Keker & Van Nest LLP litigator John W. Keker acted as a rainmaker despite California's historic drought when he brought in nearly $235 million for client San Diego County Water Authority.
The sum, representing the largest plaintiff's award in 2015, included $188.3 million in damages plus $44.6 million in prejudgment interest against defendant Metropolitan Water District of Southern California.
The big win was a key installment in California's ongoing water wars, made increasingly urgent by four dry years. A San Diego water manager, Dennis Cushman, termed Metropolitan the 800-pound gorilla of the state's water supply and said it would no longer be able to treat San Diego like a "cash cow."
The Keker team alleged, and a San Francisco County Superior Court judge agreed, that the defendant's unfair rate structure forced San Diego County to subsidize other Southern California water users for more than a decade. San Diego County Water Authority v. Metropolitan Water District, CPF-10-510830 (S.F. Super. Ct., filed June 11, 2010).
The San Diego district bought large volumes of water from Metropolitan, which it then resold to 24 water agencies in the San Diego region. San Diego alleged that Metropolitan was charging exorbitant fees to use pipelines and other transport facilities that are actually owned by California's State Water Project.
San Francisco County Superior Court Judge Curtis E.A. Karnow held that Keker and San Diego had it right. He ruled from the bench that Metropolitan's fees were invalid.
"Met does not own or operate the State Water Project or SWP transportation facilities," the judge said, and therefore cannot charge for their use.
That part of the ruling could resonate beyond San Diego because it clarified that water districts may not charge for the use of state-owned water transport equipment.
In addition, Metropolitan under-calculated the San Diego district's so-called "preferential rights" to its water from the Colorado River by tens of thousands of acre-feet per year for more than a decade, Karnow held. He ordered Metropolitan to refigure San Diego's statutory right to Metropolitan's water supply.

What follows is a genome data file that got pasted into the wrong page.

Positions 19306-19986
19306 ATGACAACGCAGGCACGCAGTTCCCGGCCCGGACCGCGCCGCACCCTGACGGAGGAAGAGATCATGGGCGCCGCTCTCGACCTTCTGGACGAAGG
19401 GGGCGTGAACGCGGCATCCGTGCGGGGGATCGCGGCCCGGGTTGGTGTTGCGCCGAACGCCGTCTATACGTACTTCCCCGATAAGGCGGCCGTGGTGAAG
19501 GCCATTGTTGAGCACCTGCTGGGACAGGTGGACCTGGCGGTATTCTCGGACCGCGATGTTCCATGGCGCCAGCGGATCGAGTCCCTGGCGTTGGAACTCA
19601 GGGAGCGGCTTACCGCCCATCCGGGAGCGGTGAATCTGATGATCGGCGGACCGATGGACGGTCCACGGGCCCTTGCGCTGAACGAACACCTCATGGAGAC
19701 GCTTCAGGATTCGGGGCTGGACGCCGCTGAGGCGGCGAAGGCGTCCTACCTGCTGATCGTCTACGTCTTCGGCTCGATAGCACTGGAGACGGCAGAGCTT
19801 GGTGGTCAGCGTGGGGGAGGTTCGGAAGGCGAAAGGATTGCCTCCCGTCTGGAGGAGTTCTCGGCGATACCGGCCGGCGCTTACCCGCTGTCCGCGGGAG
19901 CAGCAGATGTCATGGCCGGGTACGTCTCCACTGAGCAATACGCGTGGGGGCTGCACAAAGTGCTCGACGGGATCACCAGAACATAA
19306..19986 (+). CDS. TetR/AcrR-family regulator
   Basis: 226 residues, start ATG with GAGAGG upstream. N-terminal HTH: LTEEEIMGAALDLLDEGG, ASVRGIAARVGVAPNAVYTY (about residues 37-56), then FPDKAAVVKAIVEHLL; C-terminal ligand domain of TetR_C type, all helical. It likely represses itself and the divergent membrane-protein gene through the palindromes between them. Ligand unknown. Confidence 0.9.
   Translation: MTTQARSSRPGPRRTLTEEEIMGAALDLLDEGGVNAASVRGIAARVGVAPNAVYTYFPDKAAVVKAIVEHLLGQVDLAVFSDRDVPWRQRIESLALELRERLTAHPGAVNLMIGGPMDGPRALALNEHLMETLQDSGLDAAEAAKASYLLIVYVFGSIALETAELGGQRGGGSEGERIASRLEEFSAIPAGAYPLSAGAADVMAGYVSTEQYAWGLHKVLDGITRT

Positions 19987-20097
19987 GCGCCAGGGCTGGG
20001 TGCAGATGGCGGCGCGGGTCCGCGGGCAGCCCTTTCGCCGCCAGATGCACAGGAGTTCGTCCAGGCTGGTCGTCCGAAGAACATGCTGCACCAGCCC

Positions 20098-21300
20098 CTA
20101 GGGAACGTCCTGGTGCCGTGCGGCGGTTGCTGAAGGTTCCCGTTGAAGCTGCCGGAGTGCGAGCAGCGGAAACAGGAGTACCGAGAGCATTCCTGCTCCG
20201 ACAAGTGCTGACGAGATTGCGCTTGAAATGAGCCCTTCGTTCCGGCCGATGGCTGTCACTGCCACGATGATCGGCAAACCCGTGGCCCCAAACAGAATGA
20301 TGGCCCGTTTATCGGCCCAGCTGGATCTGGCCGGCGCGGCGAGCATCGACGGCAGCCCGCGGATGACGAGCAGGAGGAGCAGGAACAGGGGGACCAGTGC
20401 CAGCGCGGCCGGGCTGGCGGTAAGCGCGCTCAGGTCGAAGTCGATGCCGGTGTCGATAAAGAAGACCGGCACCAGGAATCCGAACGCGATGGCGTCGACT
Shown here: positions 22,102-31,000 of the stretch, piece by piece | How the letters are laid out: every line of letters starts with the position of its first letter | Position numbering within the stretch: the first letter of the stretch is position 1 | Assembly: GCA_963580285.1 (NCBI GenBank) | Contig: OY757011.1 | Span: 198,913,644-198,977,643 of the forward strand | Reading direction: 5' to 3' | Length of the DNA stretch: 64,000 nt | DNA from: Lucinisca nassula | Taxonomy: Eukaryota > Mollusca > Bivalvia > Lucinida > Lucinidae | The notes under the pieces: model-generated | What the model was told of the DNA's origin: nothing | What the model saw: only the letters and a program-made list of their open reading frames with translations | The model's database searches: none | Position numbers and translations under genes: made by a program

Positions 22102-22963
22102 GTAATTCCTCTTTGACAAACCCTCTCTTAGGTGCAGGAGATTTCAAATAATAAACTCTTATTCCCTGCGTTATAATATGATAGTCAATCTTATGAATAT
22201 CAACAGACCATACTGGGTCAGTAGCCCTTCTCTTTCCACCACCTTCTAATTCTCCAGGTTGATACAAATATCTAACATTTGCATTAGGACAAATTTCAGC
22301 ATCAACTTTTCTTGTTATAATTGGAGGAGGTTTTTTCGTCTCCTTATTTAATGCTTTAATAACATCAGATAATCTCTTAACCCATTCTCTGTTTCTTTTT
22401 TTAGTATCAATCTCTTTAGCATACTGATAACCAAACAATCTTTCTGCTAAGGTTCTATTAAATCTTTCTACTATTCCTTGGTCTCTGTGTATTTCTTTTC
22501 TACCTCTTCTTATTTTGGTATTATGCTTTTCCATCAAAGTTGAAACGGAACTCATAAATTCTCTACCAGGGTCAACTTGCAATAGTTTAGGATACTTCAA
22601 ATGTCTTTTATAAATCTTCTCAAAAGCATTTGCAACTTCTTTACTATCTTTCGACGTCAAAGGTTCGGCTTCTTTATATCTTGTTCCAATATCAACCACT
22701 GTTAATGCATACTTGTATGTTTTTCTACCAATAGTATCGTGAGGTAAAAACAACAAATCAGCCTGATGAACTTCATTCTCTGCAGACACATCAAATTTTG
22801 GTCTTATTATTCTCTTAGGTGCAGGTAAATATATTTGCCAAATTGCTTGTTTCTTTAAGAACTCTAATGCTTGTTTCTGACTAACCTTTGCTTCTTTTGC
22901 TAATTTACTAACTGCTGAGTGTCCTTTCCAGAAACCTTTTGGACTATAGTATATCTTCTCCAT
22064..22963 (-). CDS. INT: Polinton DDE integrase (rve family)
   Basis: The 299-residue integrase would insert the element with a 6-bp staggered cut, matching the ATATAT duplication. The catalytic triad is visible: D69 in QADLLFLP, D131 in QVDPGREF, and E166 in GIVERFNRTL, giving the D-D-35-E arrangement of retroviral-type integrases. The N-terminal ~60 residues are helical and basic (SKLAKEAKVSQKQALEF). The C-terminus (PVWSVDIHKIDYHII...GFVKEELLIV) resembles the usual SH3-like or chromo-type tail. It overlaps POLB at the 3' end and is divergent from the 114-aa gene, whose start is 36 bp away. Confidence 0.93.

He noted in his ruling that his damages calculation was "just math."
"Here I awarded exactly the amount of damages requested by San Diego," Karnow wrote. "The calculation was as San Diego suggested, a simple deduction of some sums from others."
It may have been simple, but the impact of the ruling during a time of water crisis was profound, Keker told The Daily Journal, especially the preferential rights and water transportation aspects. It will save San Diego water customers as much as $2 billion over the next several years, he said.
The client agreed. "That's a very, very important victory for San Diego because it's a key part of our long term water resource planning," Cushman said.
In December, Karnow denied Metropolitan's motion for a new trial. Metropolitan and San Diego have filed dueling appeals and cross-appeals.
Plaintiff's attorneys: Keker & Van Nest LLP, John W. Keker, Daniel E. Purcell, Warren A. Braunig, Daniel E. Jackson, Audrey H. Walton-Hadlock (not pictured), Nicholas Goldberg; Brownstein Hyatt Farber Schreck LLP, Christine M. Frahm
Defense attorneys: Quinn Emanuel Urquhart & Sullivan LLP, John B. Quinn, Eric J. Emanuel; Morgan, Lewis & Bockius LLP, James J. Dragna, Colin C. West, Thomas S. Hixon; Morrison & Foerster LLP, S. Raj Chatterjee; Metropolitan Water District of Southern California, Marcia L. Scully, Heather C. Beatty, Joseph A. Vanderhorst, John D. Schlotterbeck